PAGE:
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Burning Man Gave Me Asthma

[whitespace] Burning Man

One man's allergic reaction to the mainstreaming of burning mania

By Richard von Busack

I HATE THIS KIND of article. What easier way to depress reader and writer alike than to critique some once-cool scene that the writer was part of in some insignificant way--"Yeah, that was hip once, but it's too late now. We did it and you didn't, and we had fun and you won't"--especially since it bothers me to hear all of this talk about how that nationally famous oasis has been exposed to the unwashed masses, just because it was featured on ABC Nightline and in The New York Times and The Wall Street Journal. I mean, how hip can it be? Eisenhower used to golf there in the 1950s--oh wait, "Burning Man"? I thought you said "Burning Tree."

It was the last Friday of July. On the streets of San Francisco, an S&M-clad stilt walker teetered above a couple of jugglers; a small fleet of art cars was parked nearby. I was on the outskirts of a reception for The Art of Burning Man: An Incendiary Exhibition. Inside, about 100 people mingled, drinking wine from plastic cups. A small cambot roved through the crowd on bicycle wheels. Nik Phelps' Sprocket Ensemble accompanied videos of the immolation of the famous Burning Man itself.

In a lot on Grove Street, the Man was already set up and ready for his Joan of Arc act 300 miles away. Next door was an installation of the salient feature of the desert: a flat triangle of playa mud dried and cracked into hundreds of pieces like a broken plate. So evocative, if you'd been there. So perfect to contemplate on psychedelics when you were there: the world's largest fractal under your bare feet.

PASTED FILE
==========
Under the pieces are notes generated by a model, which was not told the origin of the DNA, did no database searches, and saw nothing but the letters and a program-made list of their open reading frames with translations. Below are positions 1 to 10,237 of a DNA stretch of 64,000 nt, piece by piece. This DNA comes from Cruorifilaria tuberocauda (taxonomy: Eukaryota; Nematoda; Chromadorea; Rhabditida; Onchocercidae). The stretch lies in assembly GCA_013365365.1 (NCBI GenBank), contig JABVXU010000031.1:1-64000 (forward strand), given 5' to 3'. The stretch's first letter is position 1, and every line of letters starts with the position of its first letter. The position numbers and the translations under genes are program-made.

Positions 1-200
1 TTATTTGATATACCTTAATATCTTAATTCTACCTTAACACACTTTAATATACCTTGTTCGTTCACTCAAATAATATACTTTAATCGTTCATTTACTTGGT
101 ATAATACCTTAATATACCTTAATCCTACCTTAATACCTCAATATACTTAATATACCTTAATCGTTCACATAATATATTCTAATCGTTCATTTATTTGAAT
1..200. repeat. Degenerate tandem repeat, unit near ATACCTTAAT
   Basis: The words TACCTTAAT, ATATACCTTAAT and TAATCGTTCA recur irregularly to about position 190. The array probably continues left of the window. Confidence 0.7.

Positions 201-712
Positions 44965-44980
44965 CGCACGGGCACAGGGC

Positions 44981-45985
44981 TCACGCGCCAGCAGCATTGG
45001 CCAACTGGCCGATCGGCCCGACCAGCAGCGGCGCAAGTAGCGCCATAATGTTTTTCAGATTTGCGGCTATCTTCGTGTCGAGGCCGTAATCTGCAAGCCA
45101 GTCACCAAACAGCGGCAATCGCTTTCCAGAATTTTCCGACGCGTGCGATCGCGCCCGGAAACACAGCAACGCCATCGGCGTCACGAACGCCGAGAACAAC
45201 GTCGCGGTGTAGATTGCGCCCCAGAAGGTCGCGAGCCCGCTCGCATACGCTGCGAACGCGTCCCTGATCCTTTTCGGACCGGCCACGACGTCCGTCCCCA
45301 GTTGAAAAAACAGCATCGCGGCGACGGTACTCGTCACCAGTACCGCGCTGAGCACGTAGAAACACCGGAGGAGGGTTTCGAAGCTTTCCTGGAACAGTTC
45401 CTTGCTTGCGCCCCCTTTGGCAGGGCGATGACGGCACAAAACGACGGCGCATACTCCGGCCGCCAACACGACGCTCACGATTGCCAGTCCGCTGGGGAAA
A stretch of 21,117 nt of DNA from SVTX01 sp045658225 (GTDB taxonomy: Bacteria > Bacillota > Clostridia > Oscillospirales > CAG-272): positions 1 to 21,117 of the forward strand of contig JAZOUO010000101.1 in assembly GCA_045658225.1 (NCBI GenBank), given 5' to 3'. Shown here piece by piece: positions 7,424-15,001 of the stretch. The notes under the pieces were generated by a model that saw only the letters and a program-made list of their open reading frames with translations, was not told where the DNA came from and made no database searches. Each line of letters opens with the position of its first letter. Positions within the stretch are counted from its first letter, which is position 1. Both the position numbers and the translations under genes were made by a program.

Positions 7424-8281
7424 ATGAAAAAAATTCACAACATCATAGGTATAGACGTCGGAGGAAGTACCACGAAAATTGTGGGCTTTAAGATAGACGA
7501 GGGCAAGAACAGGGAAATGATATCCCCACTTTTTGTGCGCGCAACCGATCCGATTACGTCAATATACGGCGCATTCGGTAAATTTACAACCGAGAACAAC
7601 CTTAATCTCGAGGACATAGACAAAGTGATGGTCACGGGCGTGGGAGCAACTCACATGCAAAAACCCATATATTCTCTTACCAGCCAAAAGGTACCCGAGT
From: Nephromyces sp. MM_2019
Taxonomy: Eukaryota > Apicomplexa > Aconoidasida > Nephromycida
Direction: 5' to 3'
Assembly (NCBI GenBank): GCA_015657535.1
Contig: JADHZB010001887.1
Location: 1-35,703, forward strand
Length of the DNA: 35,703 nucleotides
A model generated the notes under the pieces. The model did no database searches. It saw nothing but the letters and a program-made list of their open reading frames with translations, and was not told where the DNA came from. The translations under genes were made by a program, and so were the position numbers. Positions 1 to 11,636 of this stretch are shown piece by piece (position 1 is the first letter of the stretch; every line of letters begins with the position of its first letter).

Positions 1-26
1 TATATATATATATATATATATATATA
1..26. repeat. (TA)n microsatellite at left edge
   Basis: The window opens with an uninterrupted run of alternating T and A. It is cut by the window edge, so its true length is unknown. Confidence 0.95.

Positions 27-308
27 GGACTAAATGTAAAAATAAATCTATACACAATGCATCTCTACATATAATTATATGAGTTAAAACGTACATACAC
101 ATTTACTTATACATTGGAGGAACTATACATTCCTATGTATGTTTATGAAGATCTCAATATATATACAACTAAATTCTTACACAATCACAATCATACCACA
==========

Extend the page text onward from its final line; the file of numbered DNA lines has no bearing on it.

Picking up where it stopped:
Seeing it all--the crowds, the art--I was sorely tempted to chuck everything and go back this year. But strong winds were funnelling in from the canyon of skyscrapers on Market Street. Watching a handful of people trying to erect an awning in the severe gusts reassured me that the back yard was a smarter holiday destination.

This year, Burning Man (Aug. 31-Sept. 7) will be harder for dilettantes to attend. The admission price has been raised to $80 ($100 if you don't buy in advance). The Burning Management has stopped issuing in-and-out passes (you leave, you repay when you return) and is making the main camp car-free.

The Main Stage won't be set up this year. All media must check in with the media team on site. "Access is granted depending upon your intended use of Burning Man imagery and ability to contribute to our image archive. We also brief you in ways to integrate into the community." This officialese, from Building Burning Man: The Official Journal of the Burning Man Project, complements the appearance of Burning Man on the front page of the San Francisco Chronicle on July 28, right where Willie Brown's picture usually shows up. This would seem to be the end of an era.


Armchair modern primitives can review Burning Man's glory days of 1995 and 1993 as seen by Metroactive.

This year's upcoming festival is chronicled on the official burningman.com site.


I'M NOT COOL, but I know some cool people, and that's how I learned about that gathering of loons in the Nevada desert, years before references to it began turning up on TV commercials and on Buffy the Vampire Slayer. This was before hordes of Southern Californians were drawn by the promise of drugs and naked chicks.

Although you see some odd sights and meet some interesting people during Burning Man, it's Black Rock Desert that makes a bigger impression than anything else you see during the course of the weekend. The high desert at Black Rock is a lunar dry lake bed that stretches unmarked for many miles until it ends abruptly at some short, steep mountains.